# Vector Calculus identity

1. Jan 9, 2010

### hhhmortal

1. The problem statement, all variables and given/known data

I'm a bit confused as to the following vector calculus identity:

[∇ (∇.A)]_i = (δ/δx_i )( δA_j/δx_j)

Shouldn’t it be = (δ/δx_i )( δA_i/δx_i) why is it ‘j’ if we are taking it over ‘i’ ?

Thanks.

2. Jan 9, 2010

### phsopher

j is a "dummy" index, i.e. it is summed over. You could name it whatever you want. Remember that ∇.A is a scalar so it can't have any indices.

$$\nabla \cdot \mathbf A = \partial_1 A_1 + \partial_2 A_2 + \partial_3 A_3 = \sum_{j=1}^3 \partial_j A_j \equiv \partial_j A_j$$

3. Jan 9, 2010

### hhhmortal

Ok. But why are we summing over 'j'? This is where Im getting confused. Shouldn't it be 'i'

4. Jan 10, 2010

### Altabeh

Because j is the repeated index (it appears as an upper and lower index simultaneously) and due to Einstein summation convention, the repeated index must be summed over all possible values for that index.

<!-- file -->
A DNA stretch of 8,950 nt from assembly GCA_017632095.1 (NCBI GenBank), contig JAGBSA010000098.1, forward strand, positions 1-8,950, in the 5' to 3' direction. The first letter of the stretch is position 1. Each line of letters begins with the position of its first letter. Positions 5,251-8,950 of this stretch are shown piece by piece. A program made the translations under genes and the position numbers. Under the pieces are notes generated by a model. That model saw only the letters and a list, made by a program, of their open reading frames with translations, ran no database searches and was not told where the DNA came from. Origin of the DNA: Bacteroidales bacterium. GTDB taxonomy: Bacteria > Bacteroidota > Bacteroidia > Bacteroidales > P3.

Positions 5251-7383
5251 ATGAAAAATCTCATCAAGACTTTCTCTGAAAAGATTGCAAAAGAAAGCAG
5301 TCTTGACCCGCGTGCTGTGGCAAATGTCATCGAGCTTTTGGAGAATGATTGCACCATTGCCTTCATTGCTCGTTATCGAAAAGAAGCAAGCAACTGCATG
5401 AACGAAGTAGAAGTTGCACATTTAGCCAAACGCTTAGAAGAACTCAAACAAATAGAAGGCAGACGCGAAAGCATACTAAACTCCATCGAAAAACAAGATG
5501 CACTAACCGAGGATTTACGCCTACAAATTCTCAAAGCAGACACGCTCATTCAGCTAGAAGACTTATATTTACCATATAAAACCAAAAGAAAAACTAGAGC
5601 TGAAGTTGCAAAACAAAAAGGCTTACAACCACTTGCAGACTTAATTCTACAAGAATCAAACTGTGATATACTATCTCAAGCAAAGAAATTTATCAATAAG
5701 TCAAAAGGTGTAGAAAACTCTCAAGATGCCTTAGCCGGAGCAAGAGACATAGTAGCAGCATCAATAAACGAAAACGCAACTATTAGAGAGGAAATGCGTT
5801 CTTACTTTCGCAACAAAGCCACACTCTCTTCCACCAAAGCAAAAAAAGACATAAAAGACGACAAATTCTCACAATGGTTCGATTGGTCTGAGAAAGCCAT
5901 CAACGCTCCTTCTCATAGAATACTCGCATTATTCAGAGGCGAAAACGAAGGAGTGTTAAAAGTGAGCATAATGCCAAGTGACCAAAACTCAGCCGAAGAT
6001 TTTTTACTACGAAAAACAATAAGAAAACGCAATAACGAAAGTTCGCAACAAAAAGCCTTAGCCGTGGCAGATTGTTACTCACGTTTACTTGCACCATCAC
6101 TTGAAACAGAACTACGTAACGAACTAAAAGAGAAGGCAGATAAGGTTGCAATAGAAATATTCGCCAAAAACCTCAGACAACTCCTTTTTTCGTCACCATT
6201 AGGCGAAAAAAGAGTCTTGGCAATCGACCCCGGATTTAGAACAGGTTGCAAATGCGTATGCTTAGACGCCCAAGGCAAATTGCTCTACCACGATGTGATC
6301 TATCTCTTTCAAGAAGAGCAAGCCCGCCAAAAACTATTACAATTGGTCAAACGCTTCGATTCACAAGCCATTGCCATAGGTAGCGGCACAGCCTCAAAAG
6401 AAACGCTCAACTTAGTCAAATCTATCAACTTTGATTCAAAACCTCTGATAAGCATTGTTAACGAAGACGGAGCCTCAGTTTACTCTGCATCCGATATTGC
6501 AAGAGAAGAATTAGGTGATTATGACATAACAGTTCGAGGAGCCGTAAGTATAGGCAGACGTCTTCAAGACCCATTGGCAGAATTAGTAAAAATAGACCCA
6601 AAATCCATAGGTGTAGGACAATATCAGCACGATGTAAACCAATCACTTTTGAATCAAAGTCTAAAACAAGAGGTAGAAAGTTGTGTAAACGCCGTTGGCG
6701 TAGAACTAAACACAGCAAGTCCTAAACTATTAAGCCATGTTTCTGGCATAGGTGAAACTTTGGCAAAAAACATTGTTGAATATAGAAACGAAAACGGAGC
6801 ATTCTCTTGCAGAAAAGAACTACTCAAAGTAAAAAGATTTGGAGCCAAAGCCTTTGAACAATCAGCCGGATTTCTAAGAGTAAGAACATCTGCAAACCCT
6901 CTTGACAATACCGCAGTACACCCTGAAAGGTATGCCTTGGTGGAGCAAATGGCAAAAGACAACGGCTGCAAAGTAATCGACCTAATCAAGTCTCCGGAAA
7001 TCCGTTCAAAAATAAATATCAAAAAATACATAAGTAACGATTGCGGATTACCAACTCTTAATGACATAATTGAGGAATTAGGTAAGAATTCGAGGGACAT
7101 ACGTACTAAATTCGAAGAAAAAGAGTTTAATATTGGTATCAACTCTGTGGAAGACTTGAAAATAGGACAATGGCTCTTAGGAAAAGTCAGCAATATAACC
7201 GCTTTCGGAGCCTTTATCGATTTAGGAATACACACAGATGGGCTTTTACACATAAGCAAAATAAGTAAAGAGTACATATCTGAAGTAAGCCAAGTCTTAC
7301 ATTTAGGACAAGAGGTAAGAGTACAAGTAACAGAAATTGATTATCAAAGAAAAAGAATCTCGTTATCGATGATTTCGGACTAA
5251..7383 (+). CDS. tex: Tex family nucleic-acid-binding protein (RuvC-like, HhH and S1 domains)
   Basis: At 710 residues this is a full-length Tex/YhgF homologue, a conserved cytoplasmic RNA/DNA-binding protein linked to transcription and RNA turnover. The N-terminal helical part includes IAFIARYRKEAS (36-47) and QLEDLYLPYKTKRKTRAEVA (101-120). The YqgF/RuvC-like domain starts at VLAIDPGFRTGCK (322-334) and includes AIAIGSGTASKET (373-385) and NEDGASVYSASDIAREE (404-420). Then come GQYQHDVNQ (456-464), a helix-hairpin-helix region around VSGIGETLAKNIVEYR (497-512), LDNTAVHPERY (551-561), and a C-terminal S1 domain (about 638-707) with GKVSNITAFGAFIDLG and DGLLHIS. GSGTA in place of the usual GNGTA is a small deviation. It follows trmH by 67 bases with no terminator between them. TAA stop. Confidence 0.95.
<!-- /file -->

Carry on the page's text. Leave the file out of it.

AB

5. Jan 10, 2010

### hhhmortal

Ok I'm missing something out here. I'm summing over 'i' and 'i' appears as the repeated index..how does 'j' come into this. I can't see how it appears as a lower and upper index simultaneously.

6. Jan 10, 2010

### phsopher

Let's start from the beginning. First consider ∇.A. This is

$\nabla \cdot \mathbf A = \partial_1 A_1 + \partial_2 A_2 + \partial_3 A_3 = \sum_{j=1}^3 \partial_j A_j$

Do you agree so far? The j is just a summation index, i.e. it is not a fixed number but rather it gets all values from 1 to 3. We could have used any other letter instead of j, it doesn't matter. It's just a label.

If we use the Einstein's summation convention that means we drop the summation sign and agree that whenever an index appears twice it is summed over. Thus we write $\nabla \cdot \mathbf A = \partial_j A_j$

Now consider ∇(∇.A). This is a vector and we decide to only consider one component - the i'th component. Now i is a fixed index - it is not summed over. i.e. it refers to a particular component we are considering. So using our earlier expression for ∇.A we write $[\nabla(\nabla \cdot \mathbf A)]_i = \partial_i (\partial_j A_j)$

Does that make it more clear?